Getting to know you: Erika Nilsson-Humphrey

What do you currently do?

I’m the Founder and CEO of Dappad, a new bespoke shopping service for men. Dappad invites men to sign up online and discuss their styling needs with the Dappad stylist, and then they will receive a personalised box of clothing and accessories delivered direct to their door. The name Dappad comes from the word ‘dapper’ and ‘pad’ – a dapper man doesn’t need to leave his pad to get his clothes!

What is the inspiration behind your business?

Traditional in store and online shopping just doesn’t suit a lot of men anymore or even women for that matter, it is simply not a very convenient way of getting things done in modern life. Consumers want an easier and more personal experience. Previous to Dappad I worked in finance, which is a male-dominated industry, and I realised that most men don’t have the time or energy to visit a busy high street at the weekend, or trawl through online shopping sites in the evening.  We outsource so many elements of our life where we utilise experts to ensure we receive the best possible service, so why not do this for our clothing needs?

Who do you admire?

Natalie Massenet has been my role model for a very long time now. I admire her so much for how she built up Net a Porter and created this quality stamp on Net a porter – if you go there you know it’s good – I want to do the same with Dappad. She also comes across as being grounded which I think is so important. She has also had two daughters whilst running Net a Porter which shows work life balance is achievable and gives all working mums a great role model. She is very in tune with trends and can spot trends in society before they become mainstream – which I want us to do as well.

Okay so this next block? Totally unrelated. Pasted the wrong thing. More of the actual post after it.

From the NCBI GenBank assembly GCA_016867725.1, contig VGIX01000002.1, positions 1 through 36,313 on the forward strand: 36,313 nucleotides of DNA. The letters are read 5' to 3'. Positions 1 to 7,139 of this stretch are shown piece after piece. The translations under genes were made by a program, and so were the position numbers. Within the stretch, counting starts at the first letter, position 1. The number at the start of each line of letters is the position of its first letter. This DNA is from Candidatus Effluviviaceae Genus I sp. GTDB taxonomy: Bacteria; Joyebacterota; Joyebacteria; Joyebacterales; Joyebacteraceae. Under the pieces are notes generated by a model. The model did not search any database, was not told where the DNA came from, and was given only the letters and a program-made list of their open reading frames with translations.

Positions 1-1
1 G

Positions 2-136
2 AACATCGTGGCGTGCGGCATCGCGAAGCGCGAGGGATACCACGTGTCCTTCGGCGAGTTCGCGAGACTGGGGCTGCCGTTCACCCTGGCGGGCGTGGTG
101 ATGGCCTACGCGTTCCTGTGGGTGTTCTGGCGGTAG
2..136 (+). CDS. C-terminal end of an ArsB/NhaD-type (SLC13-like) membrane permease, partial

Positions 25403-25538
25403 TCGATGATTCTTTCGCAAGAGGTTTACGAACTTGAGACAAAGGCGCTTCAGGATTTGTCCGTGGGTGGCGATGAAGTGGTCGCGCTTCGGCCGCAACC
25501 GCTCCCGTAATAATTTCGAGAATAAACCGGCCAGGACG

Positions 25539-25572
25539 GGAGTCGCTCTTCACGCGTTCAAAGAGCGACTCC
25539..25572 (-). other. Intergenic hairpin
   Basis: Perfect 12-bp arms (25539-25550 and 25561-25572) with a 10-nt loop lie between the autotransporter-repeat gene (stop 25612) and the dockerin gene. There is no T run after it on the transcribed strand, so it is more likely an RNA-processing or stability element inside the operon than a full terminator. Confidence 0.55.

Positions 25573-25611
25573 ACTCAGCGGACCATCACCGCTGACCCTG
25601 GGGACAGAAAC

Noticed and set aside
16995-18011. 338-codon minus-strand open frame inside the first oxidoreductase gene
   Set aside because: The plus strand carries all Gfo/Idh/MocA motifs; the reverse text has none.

Looking back, is there anything you would have done differently?

When I launched the business I was also diagnosed with breast cancer. Since being given the all clear I now definitely have a different outlook on life and in particular how I run the business. I still want to achieve the things I wanted to achieve before I was diagnosed, but I am certainly going about achieveing those things in a different way. Previously I would always put myself last when it came to life and work, but since the diagnosis I have realised how important self care is and I now try to put myself, my health and my family first, before anything else gets tended too. If we are in good health and feel well, this can only have positive effects on work and business.

What defines your way of doing business?

I would say that the atmosphere in our office is very positive and the whole team has a very ‘glass-half full’ kind of attitude. Everyone is busy and stressed in life, but we try to remember that life goes on outside the office, and if something doesn’t work out, we learn from it and grow.

What advice would you give someone starting out?

I’d definitely say the most important piece of advice I would share with other budding entrepreneurs is to have a clear strategey and stick to it. That’s the only way to grow the business. The journey has been such a rollercoaster of emotions; excitement, fear and exhaustion to name but a few, but as long as you’re patient then it will all come together in the end.